No Blindfold Needed
Way back when I was in fourth grade I was taught to type on a manual Royal typewriter with blank keys, which was a bit disorienting to say the least. At the time it seemed like just another instance of a teacher torturing a student, but it worked. It was slow going at first, but the blank keys succeeded in getting me to mentally map the characters and stop looking at the keys. There are some who think that you should take sandpaper in hand and grind the letters from keyboards for typing instruction.
I like a crafts project as much as the next guy but this seems like too much pain for too little gain, particularly when you have to do a classroom with 30 keyboards. The Das Keyboard Ultimate comes without the letters on the keys, and has a two-port USB hub built in. It’s available at ThinkGeek but at $130, it costs about five-times as much as a standard USB keyboard with all the numbers and letters in place.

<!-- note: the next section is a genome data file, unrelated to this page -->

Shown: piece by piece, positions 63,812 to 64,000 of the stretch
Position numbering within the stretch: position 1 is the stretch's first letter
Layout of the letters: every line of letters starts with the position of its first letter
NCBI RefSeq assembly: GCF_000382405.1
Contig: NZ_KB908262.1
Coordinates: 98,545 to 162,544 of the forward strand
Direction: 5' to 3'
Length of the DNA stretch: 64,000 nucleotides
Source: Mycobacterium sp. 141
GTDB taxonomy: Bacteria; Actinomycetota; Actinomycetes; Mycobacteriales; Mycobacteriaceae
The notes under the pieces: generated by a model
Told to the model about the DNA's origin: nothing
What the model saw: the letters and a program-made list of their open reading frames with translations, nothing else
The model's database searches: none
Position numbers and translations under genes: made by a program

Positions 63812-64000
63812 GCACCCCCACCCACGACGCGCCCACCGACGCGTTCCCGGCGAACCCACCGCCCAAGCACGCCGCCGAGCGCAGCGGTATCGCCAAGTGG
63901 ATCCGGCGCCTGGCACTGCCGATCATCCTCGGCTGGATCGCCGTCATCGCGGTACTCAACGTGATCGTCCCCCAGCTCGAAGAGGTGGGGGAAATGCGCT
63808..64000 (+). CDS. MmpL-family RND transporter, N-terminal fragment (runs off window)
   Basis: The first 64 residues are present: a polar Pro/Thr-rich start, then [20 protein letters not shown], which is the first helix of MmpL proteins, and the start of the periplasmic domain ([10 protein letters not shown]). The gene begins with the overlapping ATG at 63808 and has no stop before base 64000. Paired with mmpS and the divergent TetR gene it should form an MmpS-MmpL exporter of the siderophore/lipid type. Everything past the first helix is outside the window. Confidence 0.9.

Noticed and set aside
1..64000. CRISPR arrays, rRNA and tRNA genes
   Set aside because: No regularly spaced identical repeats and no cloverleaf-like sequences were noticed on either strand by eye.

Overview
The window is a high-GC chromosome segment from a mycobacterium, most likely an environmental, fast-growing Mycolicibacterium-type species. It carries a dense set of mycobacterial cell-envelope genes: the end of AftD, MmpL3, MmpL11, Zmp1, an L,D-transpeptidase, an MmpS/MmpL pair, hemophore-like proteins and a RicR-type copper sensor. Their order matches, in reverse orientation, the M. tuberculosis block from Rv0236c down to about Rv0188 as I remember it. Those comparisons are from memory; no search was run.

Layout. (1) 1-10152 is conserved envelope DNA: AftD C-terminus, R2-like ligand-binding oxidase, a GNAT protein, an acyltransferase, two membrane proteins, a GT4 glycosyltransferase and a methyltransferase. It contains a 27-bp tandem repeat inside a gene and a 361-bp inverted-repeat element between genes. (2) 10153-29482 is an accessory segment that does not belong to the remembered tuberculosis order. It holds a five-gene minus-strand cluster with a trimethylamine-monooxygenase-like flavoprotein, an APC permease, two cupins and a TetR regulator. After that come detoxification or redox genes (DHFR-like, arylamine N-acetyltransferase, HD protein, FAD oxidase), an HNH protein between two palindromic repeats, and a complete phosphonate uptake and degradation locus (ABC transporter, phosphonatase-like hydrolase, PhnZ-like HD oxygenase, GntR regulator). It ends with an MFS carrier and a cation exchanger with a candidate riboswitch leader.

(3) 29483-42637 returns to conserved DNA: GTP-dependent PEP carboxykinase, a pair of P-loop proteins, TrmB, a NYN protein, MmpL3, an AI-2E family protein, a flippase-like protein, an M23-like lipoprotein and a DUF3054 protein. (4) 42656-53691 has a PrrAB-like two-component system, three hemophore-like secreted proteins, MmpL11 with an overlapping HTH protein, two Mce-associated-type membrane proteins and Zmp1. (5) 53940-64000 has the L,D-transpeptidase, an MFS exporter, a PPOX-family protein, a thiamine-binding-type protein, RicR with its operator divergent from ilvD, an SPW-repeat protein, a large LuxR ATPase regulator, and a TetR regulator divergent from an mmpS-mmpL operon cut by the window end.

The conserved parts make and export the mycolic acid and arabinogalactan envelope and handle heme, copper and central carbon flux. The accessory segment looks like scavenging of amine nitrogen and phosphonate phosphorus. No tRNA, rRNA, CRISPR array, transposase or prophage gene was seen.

Why not just cover the keys for typing class? That’s the idea behind SpeedSkin rubber overlays. The sheet covers each key, hiding its letter, symbol or number. At $10, it’s much more reasonable, and it allows a room of computers to be used for typing class in period 3 and as a computer lab in period 4. The keyboard covers have bumps for finger positioning and the function keys remain visible, but SpeedSkin works on external keyboards and select notebooks.